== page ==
South Valley Park, Jefferson CountyRocky Mountain Gambel Oak Mixed Mountain Shrublands
Gambel Oak Shrublands
Gambel Oak (Quercus gambelii) is commonly found along the foothills of the Front Range in southern Colorado and throughout the foothills and lower montane zones of western Colorado. As a result of the arid to semi-arid zones in which it lives, Quercus gambelii has strong drought tolerance. In areas, normally lower elevations, where the soil is deeper, Quercus gambelii sometimes assumes tree-like heights. Conversely, it grows smaller in shallow soil. It is adaptable to different soil types, including heavy clays.
Possibly as a result of its adaptability, Quercus gambelii stands can be dominant, co-dominant, or understory shrubs (mostly) and trees in many different types of communities. In areas where it assumes the form of a shrub or small tree it often grows alongside Big Sagebrush (Artemesia tridentata), Wild Plum (Prunus virginiana), Western Serviceberry (Amelanchier alnifolia), Birchleaf Mountain Mahogany (Cercocarpus montanus), and Antelope Bitterbrush (Purshia tridentata). Additionally, it can also be found growing alongside or near Douglas Fir (Pseudotsuga menziesii), Junipers (Juniperus spp.), and Pines (Pinus spp.).
Some Commonly Associated Plants
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Birchleaf Mountain Mahogany (Cercocarpus montanus)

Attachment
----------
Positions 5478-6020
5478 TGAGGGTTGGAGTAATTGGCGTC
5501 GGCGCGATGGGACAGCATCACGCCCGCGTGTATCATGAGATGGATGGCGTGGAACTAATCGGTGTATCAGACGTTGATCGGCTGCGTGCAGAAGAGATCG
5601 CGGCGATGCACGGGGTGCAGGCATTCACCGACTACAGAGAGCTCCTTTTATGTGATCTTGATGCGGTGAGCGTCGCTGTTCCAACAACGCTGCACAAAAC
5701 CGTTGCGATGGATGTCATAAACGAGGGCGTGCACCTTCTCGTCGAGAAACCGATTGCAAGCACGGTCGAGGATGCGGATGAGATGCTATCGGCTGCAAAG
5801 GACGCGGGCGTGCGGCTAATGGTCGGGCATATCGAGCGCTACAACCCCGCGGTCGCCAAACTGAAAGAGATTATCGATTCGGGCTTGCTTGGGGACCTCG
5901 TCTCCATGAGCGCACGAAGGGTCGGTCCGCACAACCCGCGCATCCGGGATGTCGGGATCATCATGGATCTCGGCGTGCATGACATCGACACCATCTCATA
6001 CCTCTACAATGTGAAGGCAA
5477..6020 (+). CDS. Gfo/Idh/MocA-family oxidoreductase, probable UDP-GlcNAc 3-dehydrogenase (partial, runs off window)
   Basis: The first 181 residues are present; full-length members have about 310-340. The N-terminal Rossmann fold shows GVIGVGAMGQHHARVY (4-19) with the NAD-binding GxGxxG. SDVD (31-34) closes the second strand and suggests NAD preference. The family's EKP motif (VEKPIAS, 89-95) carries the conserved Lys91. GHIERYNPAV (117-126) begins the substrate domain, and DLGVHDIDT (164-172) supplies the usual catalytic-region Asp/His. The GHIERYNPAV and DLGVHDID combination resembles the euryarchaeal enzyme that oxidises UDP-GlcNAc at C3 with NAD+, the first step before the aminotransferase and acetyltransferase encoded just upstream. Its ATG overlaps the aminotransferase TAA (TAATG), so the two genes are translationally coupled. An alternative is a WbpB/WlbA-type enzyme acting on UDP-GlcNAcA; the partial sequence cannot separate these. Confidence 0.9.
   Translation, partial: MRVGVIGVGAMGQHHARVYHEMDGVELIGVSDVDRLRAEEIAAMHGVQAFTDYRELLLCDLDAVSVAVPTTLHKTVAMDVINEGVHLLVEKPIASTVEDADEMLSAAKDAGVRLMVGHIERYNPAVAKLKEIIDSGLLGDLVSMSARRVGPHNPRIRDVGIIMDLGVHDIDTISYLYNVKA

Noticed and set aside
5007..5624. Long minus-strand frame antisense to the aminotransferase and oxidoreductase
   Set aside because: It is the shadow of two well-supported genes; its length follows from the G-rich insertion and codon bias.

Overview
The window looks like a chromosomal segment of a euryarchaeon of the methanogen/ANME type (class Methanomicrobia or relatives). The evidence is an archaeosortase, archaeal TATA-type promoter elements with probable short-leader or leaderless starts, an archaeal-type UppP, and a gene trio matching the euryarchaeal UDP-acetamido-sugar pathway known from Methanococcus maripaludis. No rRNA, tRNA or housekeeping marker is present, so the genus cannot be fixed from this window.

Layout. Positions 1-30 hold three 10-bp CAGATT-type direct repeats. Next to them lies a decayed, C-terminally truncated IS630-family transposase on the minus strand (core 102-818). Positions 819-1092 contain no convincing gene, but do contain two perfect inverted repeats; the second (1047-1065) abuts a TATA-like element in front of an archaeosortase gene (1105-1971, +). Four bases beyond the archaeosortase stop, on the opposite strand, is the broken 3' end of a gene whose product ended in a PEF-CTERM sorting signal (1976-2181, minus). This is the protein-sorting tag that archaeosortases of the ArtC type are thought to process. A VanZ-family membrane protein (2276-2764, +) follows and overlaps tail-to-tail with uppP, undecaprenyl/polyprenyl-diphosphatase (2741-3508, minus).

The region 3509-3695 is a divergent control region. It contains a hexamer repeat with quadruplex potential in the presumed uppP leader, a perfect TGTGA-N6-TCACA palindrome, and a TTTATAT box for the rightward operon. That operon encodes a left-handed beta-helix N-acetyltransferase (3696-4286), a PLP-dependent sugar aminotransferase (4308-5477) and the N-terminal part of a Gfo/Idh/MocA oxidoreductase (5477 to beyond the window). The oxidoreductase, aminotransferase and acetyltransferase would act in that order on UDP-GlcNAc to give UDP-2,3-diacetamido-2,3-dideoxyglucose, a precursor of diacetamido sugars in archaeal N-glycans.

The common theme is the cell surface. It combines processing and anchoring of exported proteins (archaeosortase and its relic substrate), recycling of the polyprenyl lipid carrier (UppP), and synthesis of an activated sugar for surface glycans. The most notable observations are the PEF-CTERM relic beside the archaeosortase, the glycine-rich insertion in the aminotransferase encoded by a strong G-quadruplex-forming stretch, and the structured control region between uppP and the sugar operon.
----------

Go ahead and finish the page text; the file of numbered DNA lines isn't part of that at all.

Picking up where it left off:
Birchleaf Mountain Mahogany (Cercocarpus montanus), Rose Family (Rosaceae), native and common and forming large stands on dry hillsides, often with pinyon-juniper, oaks, ponderosa pine or Douglas-fir from plains to montane on the eastern and western slopes. Blooms from May through June. Mountain mahogany has the densest wood, harder than any other plant, so dense, that it sinks in water. Native Americans made arrowheads out of it because it was so dense. Photo by Skot Latona.
Quercus gambelii dominated and co-dominated communities provide valuable cover and food to many types of birds, mammals, and insects. Notably, bear, elk, and deer and known to use the shrub or tree for food at different times of the year while native birds often utilize its acorns. Finally, Quercus gambelii reproduces both by seed and by clonal rhizomes and has strong post-fire re-sprouting ability. It appears to be highly resilient to anthropogenic disturbances.
John Vankat. “Gambel Oak Shrubland.” In Vegetation Dynamics on the Mountains and Plateaus of the American Southwest. Dordrecht, Netherlands: Springer, 2013.